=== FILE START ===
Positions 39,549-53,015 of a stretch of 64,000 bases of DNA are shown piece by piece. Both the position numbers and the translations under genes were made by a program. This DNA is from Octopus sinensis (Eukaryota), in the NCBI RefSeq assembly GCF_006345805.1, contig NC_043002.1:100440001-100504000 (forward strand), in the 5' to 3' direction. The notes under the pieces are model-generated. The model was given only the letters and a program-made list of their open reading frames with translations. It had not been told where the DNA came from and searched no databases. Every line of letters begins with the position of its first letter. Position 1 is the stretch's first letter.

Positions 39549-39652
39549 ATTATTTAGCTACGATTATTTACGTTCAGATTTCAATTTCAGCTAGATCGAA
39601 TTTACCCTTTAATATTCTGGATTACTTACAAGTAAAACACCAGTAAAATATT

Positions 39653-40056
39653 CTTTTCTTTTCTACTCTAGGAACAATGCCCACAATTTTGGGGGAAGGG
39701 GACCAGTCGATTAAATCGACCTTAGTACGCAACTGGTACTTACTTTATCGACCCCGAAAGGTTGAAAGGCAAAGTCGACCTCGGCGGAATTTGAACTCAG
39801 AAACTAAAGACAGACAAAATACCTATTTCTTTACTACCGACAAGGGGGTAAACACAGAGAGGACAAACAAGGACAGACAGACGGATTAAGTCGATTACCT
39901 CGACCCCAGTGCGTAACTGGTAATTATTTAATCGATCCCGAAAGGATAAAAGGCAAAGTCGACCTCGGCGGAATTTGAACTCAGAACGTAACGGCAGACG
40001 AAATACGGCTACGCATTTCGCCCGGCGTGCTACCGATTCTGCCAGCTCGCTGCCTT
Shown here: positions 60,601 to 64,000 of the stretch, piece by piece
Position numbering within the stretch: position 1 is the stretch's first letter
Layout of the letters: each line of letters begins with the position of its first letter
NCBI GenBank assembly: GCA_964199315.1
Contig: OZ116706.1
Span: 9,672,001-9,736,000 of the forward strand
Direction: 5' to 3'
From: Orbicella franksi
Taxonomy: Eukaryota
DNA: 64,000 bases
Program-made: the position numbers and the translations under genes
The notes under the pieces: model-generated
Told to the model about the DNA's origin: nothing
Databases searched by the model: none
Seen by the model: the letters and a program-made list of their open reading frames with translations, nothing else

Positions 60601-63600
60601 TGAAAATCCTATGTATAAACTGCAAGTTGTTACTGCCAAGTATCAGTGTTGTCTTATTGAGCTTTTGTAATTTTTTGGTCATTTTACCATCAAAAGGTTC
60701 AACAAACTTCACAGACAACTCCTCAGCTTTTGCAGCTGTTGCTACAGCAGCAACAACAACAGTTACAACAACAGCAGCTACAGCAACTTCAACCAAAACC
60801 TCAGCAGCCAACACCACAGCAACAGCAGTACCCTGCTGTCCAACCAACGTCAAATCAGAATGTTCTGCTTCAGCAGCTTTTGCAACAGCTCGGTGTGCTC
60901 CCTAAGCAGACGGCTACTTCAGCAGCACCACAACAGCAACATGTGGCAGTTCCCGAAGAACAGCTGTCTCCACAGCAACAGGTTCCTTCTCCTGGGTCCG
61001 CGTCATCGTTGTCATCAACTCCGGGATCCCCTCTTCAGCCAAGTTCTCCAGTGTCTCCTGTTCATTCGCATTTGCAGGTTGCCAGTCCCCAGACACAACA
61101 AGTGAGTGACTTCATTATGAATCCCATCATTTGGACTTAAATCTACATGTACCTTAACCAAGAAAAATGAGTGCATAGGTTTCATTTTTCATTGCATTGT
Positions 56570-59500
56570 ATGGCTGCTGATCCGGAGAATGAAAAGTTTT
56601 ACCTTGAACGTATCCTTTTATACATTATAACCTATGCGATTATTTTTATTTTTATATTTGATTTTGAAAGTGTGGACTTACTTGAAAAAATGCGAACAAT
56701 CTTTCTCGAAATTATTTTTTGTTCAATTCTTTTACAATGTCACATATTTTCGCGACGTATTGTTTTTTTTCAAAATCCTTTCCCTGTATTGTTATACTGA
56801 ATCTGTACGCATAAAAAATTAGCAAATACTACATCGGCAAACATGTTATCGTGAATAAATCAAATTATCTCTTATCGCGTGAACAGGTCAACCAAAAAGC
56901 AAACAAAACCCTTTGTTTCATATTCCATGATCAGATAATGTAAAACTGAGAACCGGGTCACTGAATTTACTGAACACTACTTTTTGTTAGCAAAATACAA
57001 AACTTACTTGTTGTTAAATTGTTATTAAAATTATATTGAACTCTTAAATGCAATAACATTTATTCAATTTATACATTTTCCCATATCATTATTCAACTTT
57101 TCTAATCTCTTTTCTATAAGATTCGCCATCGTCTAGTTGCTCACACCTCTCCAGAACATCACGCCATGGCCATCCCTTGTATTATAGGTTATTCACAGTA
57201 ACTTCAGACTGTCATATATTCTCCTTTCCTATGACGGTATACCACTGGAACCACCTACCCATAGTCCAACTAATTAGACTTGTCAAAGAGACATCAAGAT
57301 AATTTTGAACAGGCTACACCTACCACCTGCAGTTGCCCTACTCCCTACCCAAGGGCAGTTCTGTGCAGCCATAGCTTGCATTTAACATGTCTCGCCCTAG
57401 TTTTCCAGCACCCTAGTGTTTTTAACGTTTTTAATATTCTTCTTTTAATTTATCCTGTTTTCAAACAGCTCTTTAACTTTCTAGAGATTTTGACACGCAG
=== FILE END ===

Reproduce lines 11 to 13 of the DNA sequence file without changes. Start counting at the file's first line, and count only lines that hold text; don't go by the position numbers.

Shown here: positions 60,601 to 64,000 of the stretch, piece by piece
Position numbering within the stretch: position 1 is the stretch's first letter
Layout of the letters: each line of letters begins with the position of its first letter